Dia Anagnostou and Effie Fokas
Working Paper 1, v. 22 May 2015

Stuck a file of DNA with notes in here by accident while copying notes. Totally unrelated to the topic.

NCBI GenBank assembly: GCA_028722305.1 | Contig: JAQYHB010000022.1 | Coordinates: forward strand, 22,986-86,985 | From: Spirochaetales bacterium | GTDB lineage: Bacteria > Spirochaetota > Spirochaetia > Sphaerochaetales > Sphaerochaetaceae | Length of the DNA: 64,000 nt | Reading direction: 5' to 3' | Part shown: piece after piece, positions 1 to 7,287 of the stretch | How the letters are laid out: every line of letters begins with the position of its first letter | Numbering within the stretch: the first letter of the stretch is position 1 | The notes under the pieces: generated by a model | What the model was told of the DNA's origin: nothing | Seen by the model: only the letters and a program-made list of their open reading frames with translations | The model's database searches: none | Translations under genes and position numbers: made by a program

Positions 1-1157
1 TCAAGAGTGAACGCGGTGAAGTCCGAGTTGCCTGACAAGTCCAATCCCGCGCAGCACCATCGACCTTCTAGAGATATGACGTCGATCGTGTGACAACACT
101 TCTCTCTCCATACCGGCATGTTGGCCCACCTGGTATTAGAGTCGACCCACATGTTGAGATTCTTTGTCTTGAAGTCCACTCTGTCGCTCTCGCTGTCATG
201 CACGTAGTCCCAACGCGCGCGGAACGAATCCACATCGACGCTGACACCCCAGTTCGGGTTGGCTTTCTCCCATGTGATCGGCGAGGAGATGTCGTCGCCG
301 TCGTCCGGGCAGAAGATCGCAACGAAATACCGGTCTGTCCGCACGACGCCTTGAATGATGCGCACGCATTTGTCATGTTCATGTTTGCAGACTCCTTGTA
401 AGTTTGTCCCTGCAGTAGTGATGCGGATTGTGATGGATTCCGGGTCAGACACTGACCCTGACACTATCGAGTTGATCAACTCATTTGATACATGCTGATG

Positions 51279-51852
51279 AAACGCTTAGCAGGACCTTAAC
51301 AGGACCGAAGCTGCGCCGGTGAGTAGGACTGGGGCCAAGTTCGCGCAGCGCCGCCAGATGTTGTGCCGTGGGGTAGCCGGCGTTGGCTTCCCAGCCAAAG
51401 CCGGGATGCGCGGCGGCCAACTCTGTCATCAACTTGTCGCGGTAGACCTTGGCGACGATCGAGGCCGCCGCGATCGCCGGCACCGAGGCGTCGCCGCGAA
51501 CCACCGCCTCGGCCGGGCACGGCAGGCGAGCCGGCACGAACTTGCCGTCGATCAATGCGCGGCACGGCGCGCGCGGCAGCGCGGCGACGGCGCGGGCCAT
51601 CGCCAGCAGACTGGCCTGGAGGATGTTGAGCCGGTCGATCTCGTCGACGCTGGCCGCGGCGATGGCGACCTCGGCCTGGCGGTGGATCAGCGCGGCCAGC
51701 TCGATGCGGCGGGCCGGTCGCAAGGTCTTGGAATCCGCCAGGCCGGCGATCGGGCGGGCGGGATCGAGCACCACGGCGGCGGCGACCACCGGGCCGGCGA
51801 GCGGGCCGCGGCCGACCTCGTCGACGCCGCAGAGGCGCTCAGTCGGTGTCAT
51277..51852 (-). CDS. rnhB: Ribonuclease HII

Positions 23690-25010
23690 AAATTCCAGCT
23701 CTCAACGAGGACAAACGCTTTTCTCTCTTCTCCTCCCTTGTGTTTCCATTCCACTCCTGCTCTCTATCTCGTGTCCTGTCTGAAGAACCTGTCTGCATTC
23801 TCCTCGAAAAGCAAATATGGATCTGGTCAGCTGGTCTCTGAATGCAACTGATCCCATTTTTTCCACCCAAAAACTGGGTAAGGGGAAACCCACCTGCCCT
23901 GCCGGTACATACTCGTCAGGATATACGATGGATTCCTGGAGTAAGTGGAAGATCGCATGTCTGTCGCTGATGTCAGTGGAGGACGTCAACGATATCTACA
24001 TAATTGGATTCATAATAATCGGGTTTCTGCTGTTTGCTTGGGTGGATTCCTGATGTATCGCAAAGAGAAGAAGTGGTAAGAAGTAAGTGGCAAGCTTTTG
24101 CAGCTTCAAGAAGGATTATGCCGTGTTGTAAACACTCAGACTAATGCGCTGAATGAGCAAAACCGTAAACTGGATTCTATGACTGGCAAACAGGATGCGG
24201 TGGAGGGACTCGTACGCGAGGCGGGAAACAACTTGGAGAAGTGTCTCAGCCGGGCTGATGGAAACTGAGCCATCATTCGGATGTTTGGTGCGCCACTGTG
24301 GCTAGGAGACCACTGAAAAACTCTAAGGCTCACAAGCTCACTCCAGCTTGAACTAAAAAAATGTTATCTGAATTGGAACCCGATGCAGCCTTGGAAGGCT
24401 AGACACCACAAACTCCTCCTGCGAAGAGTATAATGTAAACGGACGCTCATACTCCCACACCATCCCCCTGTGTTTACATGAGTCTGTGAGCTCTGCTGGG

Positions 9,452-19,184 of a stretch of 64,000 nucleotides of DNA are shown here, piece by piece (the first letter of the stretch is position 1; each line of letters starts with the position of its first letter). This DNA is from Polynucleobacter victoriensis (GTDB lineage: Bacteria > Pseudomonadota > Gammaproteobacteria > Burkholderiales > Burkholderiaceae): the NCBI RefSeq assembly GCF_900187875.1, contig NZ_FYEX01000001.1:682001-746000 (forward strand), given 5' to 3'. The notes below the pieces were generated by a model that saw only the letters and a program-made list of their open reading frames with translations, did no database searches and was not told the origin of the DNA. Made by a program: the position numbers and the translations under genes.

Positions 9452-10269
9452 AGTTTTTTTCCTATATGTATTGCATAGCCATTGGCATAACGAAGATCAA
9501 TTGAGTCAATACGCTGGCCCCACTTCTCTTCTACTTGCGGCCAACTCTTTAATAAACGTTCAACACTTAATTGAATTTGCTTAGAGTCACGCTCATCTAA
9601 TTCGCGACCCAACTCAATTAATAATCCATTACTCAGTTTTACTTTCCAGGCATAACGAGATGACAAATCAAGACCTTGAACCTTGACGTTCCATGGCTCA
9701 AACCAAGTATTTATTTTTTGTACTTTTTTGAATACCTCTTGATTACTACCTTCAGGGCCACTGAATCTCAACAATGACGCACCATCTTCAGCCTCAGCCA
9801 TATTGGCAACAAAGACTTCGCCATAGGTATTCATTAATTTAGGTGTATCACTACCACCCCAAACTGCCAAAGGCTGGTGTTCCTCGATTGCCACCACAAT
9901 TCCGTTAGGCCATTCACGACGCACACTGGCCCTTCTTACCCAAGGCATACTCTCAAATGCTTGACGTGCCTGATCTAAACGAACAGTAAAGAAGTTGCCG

While a growing non-legal scholarship has begun to explore the domestic implementation of international court judgments in national law and policy, virtually no attention has been paid to their indirect effects. Yet the indirect effects are arguably far more important than the direct impact judgments can have by means of their formal implementation by state authorities. Indirect effects include the ways in which international human rights judgments may influence domestic debates in law, politics and academia, raise public consciousness, change how social actors perceive and articulate their grievances and claims, empower national rights institutions, or prompt mobilization among civil society and other rights advocates. This paper sets out an analytical framework for the Grassrootsmobilise research in its study of the indirect effects of ECtHR religion-related case law. In so doing it seeks to start filling the gap in academic research and knowledge about the indirect effects of human rights case law, specifically in the area of religion and religious freedom.